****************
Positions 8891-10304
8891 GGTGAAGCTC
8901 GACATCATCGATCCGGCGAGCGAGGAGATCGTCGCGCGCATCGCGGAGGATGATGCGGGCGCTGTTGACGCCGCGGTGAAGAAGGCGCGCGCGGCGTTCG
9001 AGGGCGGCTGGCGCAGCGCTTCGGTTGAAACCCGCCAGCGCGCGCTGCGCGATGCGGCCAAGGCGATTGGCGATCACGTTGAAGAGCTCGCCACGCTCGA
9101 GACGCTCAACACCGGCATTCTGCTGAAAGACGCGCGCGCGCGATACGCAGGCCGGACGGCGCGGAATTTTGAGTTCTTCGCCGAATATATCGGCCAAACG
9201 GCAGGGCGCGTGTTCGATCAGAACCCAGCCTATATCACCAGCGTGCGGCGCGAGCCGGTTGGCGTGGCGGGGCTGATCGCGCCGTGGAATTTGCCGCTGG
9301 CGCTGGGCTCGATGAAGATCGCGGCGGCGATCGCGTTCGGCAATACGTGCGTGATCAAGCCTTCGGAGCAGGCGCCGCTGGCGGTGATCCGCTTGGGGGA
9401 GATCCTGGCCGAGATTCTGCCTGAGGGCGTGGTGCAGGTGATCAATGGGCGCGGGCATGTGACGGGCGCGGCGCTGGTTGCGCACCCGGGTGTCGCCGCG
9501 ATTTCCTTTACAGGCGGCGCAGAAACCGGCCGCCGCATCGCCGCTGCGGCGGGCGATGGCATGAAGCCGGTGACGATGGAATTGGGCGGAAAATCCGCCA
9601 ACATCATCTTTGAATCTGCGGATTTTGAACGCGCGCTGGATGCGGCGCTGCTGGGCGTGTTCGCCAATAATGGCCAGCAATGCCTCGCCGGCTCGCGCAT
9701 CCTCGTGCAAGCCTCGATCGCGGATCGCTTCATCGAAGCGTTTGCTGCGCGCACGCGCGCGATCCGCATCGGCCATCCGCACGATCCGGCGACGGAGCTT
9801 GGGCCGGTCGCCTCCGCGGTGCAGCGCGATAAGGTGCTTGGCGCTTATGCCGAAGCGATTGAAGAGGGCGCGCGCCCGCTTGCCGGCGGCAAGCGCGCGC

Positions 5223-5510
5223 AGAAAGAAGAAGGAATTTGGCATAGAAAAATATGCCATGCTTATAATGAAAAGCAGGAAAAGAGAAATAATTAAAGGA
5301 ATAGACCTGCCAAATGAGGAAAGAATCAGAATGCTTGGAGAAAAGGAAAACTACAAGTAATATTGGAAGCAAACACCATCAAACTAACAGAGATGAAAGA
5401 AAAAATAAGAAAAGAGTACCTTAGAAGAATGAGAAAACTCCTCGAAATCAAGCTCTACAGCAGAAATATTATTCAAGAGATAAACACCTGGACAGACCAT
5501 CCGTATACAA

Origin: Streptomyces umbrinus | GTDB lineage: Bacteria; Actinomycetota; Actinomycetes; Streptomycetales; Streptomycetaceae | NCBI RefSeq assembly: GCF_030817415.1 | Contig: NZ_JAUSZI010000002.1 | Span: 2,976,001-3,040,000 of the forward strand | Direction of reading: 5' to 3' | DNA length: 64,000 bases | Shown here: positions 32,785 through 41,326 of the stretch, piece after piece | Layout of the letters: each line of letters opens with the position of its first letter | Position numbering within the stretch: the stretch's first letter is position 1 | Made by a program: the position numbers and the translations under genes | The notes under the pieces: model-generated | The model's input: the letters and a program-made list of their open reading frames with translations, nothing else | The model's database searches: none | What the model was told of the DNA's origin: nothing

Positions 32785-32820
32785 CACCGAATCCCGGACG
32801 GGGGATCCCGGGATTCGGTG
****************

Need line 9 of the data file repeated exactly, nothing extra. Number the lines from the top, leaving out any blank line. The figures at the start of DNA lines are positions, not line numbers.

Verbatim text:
9501 ATTTCCTTTACAGGCGGCGCAGAAACCGGCCGCCGCATCGCCGCTGCGGCGGGCGATGGCATGAAGCCGGTGACGATGGAATTGGGCGGAAAATCCGCCA